Pharmacy Owner Receives 15 Years in Prison for $100 Million Fraud Scheme
The government has continued to bring in hundreds of people who have sought to defraud its agencies through the use of elaborate schemes. This was proven to be the case last week when the Justice Department announced that the president and owner of a Florida pharmacy has been convicted of fraud and sentenced to 180 months in prison for his participation in a massive compounding scheme. The scheme impacted private insurance companies as well as Medicare and TRICARE and involved several other individuals who have previously been sentenced or are awaiting sentencing in the case. Moreover, the owner -Nicholas A. Borgesano Jr – has also been ordered to pay $54 million and to surrender various real properties for his part in the scheme. Borgesano plead guilty in November of 2017 to one count of conspiracy to commit health care fraud and one count of conspiracy to engage in monetary transactions involving criminally derived properties. Acting Assistant Attorney General John P. Cronan of the Justice Department’s Criminal Division made the announcement along with several other agents from the FBI’s Tampa Field Office, the U.S. Department of Health and Human Services Office of Inspector General’s (HHS-OIG), and others.
As a part of his plea agreement, Borgesano admitted that he owned several pharmacies and shell companies that he and his co-conspirators used to execute a massive fraud scheme involving prescription compounded medications. Their scheme generated more than $100 million. Borgesano owned numerous pharmacies including A to Z Pharmacy, Medplus/New Life Pharmacy and Metropolitan Pharmacy, etc. Borgesano admitted to submitting false and fraudulent claims through these pharmacies to private insurance companies and to Medicare and TRICARE. He and his co-conspirators did so by manipulating billing codes to their advantage. Borgesano also admitted that he and his co-conspirators paid kickbacks and bribes in exchange for patient identifying information. Finally, Borgesano admitted to using wire and check transfer in order to distribute the proceeds of his scheme to his co-conspirators and his shell companies. Several of Borgesano’s co-conspirators have received sentences ranging from 12 to 66 months in prison.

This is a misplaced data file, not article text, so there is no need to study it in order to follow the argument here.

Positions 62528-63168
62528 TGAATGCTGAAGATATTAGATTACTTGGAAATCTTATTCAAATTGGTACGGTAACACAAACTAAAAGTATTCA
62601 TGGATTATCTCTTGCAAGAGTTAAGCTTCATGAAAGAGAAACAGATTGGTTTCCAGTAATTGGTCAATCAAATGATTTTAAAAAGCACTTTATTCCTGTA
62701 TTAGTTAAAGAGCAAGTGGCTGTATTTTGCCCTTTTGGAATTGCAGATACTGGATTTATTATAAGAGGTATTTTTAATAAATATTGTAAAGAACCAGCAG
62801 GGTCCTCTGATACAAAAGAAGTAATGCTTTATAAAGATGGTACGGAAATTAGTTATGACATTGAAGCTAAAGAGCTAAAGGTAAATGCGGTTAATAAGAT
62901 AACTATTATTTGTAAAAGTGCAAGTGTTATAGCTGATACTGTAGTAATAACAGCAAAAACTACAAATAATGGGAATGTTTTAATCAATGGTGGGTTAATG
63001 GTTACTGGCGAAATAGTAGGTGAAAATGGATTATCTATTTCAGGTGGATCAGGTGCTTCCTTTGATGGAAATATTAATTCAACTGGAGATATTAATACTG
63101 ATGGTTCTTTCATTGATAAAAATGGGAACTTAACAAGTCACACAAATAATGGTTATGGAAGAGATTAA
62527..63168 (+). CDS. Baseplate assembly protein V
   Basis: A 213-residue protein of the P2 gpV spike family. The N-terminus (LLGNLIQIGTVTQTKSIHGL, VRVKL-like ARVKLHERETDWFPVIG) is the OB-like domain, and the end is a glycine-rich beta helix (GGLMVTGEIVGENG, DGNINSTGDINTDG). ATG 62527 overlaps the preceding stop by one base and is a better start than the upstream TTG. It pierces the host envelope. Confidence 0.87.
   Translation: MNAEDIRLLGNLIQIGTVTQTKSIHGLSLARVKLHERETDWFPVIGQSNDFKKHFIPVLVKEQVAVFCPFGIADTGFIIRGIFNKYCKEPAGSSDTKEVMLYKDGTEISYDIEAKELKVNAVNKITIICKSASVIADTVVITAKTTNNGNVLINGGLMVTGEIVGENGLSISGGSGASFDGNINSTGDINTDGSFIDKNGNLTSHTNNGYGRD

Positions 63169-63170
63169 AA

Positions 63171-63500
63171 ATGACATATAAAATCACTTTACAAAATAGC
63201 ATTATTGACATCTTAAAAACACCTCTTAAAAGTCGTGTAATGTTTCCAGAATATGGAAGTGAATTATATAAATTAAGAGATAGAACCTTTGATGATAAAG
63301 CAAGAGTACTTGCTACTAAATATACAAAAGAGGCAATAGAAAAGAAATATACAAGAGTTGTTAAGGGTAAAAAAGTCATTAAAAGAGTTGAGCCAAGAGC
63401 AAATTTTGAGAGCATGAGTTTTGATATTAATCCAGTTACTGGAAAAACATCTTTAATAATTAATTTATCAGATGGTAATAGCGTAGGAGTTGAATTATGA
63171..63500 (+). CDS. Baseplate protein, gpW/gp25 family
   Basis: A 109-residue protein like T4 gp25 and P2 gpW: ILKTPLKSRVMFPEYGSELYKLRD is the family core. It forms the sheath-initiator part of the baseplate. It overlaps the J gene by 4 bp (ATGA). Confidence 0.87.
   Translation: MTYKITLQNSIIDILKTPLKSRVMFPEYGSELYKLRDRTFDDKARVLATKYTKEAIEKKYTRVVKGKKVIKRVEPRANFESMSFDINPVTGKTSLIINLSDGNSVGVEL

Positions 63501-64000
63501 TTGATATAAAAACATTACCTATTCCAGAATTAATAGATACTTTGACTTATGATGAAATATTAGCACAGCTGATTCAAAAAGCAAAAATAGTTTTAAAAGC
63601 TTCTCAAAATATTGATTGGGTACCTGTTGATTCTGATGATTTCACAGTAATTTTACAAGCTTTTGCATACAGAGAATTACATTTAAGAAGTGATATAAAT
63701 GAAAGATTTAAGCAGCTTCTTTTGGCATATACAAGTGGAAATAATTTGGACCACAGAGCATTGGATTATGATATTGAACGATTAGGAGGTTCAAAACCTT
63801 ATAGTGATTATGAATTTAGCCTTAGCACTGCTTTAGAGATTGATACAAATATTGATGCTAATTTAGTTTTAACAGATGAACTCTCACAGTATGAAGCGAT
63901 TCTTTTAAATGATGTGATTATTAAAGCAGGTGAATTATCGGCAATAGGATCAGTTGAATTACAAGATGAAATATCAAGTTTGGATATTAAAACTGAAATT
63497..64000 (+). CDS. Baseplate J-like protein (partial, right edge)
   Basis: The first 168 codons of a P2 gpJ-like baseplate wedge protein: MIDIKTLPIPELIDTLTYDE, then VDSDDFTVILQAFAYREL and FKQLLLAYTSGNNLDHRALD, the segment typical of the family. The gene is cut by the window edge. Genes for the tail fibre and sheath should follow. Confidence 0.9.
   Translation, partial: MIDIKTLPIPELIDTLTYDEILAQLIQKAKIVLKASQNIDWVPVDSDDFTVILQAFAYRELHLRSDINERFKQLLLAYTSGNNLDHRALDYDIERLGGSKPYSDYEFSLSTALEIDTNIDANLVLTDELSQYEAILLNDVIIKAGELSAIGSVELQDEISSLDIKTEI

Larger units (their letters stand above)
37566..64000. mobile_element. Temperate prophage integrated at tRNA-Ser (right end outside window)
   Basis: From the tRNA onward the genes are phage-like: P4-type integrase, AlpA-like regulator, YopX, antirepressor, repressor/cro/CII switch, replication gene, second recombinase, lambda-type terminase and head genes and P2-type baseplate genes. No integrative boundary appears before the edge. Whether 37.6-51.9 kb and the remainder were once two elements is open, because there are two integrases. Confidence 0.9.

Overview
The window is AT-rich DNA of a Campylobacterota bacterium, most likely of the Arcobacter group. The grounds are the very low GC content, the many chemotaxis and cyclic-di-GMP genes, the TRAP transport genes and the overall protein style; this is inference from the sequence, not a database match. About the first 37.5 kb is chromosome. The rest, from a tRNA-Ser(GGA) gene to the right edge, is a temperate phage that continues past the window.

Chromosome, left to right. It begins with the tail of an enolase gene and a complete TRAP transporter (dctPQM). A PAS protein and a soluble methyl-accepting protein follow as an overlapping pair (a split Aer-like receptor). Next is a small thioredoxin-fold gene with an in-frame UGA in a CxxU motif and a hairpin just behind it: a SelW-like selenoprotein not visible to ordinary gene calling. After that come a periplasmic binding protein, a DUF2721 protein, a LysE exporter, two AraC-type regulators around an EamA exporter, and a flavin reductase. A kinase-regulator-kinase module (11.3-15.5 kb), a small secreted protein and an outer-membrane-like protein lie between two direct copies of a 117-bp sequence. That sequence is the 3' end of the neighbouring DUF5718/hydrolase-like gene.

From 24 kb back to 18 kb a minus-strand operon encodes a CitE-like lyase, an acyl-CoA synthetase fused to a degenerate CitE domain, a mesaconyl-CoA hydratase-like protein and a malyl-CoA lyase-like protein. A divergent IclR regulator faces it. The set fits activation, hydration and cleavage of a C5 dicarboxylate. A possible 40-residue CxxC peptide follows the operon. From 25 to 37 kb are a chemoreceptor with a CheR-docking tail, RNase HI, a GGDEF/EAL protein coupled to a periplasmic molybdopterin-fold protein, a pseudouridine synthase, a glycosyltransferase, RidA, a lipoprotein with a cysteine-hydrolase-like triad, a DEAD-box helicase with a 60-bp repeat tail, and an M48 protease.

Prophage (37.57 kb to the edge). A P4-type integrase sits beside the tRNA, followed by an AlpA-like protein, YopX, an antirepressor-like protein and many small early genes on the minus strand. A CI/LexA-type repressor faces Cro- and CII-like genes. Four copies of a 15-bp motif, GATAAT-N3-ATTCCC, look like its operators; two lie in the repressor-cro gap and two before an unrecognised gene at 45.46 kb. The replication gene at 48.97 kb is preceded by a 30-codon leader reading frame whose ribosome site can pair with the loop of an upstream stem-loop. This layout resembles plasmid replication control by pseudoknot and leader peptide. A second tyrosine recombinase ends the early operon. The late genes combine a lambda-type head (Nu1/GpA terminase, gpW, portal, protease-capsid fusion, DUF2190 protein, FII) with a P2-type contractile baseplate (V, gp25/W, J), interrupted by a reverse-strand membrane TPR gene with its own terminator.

In addition to the prison terms that Borg and his co-conspirators received, the men have also been made to surrender items such as cars, boats and real properties valued at more than $7.6 million. These items were purchased by the defendants with proceeds from the fraud scheme. This investigation was spearheaded by several government agencies in conjunction with the Medicare Fraud Strike Force. The Strike Force is part of a joint initiative between the DOJ and HHS to prevent and deter fraud committed against agencies such as Medicare, Medicaid and TRICARE. Qui tam Medicare cases have recovered more than $12.5 billion in falsely billed services. People who report fraud and abuse are protected by the qui tam or whistleblower provisions of the False Claims Act. A whistleblower law firm helps protect the interest of whistleblowers in these cases.